No Runny Eggs

The repository of one hard-boiled egg from the south suburbs of Milwaukee, Wisconsin (and the occassional guest-blogger). The ramblings within may or may not offend, shock and awe you, but they are what I (or my guest-bloggers) think.

Lather, Rinse, Repeat

by @ 5:27 on November 26, 2008. Filed under Miscellaneous.

Another day, another round of bail outs.

In today’s episode, Hank Paulson told us that he was now going to back stop $200 billion of consumer loans.   He also said he was going to buy $600 billion of home loans from Freddie and Fannie.

At least this time Paulson is doing what he said.   He told us 2 weeks ago that he was going to buy consumer credit.   He also told us he was steering clear of “toxic” mortgages which he appears to be doing.

With Paulson doing his best imitation of “The Breck Girl,” doing his bailout version of “Lather, Rinse, Repeat” on at least a weekly basis, the question arises; “How long can we keep up the bail out express?”

Interestingly, McClatchy took up that exact topic today. After asking, “Can Government keep Spending?” They answered with, “Most Economists Say Yes.”

Now, I’m not the smartest guy but I have managed to keep my family fed.   How can economists not think that the spending and borrowing palooza isn’t a problem?   After reading a couple of the questions and answers from McClatchy, you’ll be a believer too….or not

Q: First of all, where does the money come from?

A: The bulk of the cash has been put up by lenders buying U.S. Treasury Department securities such as bonds, notes and short-term bills.

OK, they recognize that the bulk of the bail out has been financed through debt.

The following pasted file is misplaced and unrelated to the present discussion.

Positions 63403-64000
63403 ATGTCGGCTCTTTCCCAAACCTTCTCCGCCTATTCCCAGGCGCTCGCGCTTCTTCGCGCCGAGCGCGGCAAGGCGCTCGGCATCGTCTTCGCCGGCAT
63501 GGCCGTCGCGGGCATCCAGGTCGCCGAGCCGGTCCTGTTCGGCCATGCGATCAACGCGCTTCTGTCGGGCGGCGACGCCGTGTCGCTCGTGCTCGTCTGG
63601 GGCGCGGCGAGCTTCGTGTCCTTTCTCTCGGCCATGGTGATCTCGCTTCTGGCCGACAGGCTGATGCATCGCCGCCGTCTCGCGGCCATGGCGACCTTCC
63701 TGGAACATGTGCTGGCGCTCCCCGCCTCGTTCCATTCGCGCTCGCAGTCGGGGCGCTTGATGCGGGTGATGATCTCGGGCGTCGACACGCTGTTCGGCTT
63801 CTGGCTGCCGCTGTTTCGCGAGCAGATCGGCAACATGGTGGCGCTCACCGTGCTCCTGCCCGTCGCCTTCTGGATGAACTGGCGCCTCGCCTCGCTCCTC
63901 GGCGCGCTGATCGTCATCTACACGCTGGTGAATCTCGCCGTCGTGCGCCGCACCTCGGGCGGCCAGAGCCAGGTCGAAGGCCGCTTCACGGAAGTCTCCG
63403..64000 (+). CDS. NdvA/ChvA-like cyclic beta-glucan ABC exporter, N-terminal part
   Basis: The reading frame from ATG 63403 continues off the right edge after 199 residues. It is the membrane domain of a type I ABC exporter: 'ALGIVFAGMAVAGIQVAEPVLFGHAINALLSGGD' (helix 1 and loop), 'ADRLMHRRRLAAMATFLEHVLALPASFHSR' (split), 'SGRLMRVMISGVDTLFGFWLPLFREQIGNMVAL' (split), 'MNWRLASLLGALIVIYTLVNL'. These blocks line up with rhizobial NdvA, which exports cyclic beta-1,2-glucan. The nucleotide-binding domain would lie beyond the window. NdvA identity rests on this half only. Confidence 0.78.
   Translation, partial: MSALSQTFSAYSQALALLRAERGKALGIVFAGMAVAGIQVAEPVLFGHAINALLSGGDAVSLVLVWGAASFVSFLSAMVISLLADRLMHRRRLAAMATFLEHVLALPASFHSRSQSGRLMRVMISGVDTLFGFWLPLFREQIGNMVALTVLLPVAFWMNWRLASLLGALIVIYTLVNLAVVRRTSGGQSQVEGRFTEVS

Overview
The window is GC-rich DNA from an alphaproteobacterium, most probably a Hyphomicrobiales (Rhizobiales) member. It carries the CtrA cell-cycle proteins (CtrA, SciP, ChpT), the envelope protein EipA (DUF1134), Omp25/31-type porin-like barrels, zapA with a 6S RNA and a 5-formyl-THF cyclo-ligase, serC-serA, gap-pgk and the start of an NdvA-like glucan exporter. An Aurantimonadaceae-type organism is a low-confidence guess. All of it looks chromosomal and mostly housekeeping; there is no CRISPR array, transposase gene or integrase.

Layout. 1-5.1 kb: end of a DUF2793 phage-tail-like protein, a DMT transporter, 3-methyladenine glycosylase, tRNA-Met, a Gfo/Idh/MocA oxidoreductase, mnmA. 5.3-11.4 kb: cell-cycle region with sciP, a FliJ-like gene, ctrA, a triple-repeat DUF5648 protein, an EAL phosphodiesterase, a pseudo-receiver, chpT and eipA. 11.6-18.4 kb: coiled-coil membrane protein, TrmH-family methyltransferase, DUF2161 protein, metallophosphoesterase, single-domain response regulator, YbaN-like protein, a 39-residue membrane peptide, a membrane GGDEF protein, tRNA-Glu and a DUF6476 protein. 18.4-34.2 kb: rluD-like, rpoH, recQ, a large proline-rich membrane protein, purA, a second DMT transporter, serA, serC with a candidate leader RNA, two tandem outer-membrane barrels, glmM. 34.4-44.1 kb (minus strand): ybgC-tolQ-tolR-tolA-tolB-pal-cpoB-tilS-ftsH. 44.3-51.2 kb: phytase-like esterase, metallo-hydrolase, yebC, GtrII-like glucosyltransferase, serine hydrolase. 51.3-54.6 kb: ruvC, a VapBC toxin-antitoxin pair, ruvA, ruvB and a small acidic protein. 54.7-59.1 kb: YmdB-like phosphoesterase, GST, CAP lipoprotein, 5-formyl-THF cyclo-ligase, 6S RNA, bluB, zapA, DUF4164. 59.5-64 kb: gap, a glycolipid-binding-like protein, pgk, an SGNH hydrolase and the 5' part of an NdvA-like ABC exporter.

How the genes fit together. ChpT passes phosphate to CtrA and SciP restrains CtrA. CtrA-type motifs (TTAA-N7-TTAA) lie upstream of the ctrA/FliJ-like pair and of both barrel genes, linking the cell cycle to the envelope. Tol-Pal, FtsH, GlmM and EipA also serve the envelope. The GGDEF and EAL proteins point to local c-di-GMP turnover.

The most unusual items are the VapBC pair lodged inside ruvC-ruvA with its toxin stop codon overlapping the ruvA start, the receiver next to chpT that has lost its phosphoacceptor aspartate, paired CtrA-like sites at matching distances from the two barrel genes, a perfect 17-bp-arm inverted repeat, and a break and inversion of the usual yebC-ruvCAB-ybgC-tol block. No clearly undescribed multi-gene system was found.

Q: How much money has the U.S. government spent or loaned out since September?

Here the article falls into drivel about the original $700B and today’s $800B.   They apparently haven’t kept up.   Bloomberg says the number is now over $7.7 Trillion.   Maybe to these economists a 500% miss is just a rounding error!

Q: How much longer can the government keep spending?

A: A lot longer, economists say. International investors will keep buying Treasury securities even though the interest rates on many of them are close to zero percent.

Based on this, if I can con multiple banks into giving me loans, regardless of whether I can pay them back, that’s a good way to “enhance my cash flow!”   Huh?   isn’t that the kind of thinking that got us into this situation?

Q: But should the U.S. government be spending so much money?

A: Most economists say yes. Although the federal budget deficit is projected to hit a trillion dollars next year, incurring massive debt at this point is eminently preferable to letting the U.S. economy slide into deep recession.

America can worry about cutting deficit spending when the economy starts growing at a healthy clip, economists said. The goal now is to get banks lending and consumers spending again.

Have we all missed something?   Is there a magical economic formula that says that unwarranted borrowing coupled with excessive spending leads to economic bliss?   Putting this thinking into the Shoebox household, we would be perfectly justified in taking the loans we had bilked banks out of and living a lifestyle that wasn’t sustainable  but for  the loans.   Oh, and we would tell ourselves it was OK because we would pay back the loans when we “got back on our feet.”  

Q: But will all this work?

A: It’s better than doing nothing.

Which leads us back to where we were two weeks ago when I chronicled Hank Paulson’s comments as:

  1. We didn’t know what we were doing.
  2. We don’t know what we’re doing now.
  3. We aren’t sure what we’ll do in the future.
  4. Trust me, I’m spending the money well!

First,  we had a “consensus” of scientists saying that the debate over man made global warming was over.   Now, according to McClatchy, we have “most” economists saying we should continue to borrow and spend without regard to the consequences.   Is it just me or does it seem like when it comes to government, being a part of the “in crowd” almost always means your wrong?

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